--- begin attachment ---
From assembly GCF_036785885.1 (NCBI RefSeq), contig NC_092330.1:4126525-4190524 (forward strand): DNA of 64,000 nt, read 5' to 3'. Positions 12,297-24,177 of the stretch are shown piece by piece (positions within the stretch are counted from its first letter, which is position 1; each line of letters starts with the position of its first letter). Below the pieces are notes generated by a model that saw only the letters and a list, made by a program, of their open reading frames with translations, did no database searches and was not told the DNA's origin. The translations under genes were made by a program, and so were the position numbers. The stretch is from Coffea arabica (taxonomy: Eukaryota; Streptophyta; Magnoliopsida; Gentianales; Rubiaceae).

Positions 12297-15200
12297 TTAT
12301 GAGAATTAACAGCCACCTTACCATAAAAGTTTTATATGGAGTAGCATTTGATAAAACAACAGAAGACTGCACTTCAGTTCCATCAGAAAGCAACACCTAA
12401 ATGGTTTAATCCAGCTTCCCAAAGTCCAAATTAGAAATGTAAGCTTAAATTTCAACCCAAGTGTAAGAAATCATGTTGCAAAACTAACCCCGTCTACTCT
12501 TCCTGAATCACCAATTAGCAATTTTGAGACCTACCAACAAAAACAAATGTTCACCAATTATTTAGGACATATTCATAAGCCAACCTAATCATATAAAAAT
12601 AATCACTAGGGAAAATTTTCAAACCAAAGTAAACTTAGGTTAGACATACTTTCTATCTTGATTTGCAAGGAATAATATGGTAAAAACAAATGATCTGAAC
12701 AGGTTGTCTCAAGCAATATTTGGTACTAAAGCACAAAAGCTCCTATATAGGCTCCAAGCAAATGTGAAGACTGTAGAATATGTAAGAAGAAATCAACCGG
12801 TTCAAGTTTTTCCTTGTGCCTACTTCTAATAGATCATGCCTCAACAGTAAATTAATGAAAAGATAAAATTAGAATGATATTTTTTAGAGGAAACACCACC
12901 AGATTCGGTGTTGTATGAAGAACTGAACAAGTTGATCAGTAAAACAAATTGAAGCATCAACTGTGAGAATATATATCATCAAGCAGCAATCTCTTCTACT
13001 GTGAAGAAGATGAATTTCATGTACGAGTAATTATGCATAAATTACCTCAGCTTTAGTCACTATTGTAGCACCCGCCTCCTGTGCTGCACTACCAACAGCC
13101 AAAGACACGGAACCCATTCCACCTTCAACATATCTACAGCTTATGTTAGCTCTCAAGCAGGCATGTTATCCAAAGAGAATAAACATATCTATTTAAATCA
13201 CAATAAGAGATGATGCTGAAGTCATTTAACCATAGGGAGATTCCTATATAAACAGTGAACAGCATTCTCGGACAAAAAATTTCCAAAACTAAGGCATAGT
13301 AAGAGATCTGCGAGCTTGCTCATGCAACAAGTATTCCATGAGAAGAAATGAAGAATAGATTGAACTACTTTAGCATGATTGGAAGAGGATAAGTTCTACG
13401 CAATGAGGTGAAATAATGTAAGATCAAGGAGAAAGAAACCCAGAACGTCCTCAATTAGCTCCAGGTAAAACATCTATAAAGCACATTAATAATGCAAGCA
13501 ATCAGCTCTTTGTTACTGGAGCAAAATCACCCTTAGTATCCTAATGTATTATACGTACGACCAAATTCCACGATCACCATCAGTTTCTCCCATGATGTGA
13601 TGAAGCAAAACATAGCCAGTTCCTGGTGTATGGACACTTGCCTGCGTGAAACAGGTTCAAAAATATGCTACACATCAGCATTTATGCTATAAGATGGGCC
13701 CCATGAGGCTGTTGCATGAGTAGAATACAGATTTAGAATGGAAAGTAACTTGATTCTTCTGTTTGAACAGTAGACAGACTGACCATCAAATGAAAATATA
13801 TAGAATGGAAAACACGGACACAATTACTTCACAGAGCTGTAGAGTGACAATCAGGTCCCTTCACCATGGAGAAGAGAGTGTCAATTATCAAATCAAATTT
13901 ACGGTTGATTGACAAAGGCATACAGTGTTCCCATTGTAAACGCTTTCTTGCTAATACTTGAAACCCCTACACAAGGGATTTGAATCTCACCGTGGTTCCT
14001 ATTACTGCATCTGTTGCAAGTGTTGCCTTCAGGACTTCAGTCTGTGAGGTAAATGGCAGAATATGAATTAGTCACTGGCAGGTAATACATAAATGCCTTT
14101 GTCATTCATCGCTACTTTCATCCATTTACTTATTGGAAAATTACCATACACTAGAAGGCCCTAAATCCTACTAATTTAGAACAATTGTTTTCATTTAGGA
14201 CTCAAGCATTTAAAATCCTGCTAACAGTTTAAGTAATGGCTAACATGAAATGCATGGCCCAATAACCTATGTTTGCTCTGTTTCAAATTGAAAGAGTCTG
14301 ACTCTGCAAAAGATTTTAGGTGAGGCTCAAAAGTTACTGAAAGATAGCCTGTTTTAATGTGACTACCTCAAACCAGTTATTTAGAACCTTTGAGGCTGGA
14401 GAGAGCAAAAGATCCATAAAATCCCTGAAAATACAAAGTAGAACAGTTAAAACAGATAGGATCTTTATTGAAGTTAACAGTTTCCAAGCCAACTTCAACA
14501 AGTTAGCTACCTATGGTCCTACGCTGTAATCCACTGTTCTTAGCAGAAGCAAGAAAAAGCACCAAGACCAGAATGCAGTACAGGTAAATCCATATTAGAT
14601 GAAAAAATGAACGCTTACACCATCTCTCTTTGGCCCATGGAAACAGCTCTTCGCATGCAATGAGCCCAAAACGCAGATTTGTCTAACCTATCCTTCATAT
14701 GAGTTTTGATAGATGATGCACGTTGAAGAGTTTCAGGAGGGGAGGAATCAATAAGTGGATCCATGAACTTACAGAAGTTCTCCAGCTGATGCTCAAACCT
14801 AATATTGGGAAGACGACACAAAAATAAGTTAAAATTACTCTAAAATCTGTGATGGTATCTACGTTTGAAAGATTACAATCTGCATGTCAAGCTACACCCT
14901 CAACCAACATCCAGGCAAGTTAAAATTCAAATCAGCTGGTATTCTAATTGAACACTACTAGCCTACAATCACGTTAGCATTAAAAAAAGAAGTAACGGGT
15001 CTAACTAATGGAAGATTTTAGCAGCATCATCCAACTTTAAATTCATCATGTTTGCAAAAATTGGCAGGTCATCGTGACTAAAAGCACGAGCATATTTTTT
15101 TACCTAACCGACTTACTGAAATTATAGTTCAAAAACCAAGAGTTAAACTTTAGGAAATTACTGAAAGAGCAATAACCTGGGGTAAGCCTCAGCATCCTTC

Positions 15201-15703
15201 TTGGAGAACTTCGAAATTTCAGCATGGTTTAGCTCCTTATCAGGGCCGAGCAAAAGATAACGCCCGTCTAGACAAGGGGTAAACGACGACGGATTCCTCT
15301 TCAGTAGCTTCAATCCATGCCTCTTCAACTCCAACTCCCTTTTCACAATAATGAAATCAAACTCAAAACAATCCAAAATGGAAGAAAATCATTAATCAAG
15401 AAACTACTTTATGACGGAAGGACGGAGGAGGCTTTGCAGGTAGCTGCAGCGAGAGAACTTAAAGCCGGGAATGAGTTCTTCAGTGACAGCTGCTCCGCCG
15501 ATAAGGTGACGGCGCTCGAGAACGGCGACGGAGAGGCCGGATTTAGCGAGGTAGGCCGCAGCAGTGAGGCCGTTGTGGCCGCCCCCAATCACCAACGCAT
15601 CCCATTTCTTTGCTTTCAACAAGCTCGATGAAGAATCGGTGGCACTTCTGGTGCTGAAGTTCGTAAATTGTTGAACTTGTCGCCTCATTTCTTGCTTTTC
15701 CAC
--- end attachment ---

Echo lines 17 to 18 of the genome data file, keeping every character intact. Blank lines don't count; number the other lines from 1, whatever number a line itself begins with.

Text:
13601 TGAAGCAAAACATAGCCAGTTCCTGGTGTATGGACACTTGCCTGCGTGAAACAGGTTCAAAAATATGCTACACATCAGCATTTATGCTATAAGATGGGCC
13701 CCATGAGGCTGTTGCATGAGTAGAATACAGATTTAGAATGGAAAGTAACTTGATTCTTCTGTTTGAACAGTAGACAGACTGACCATCAAATGAAAATATA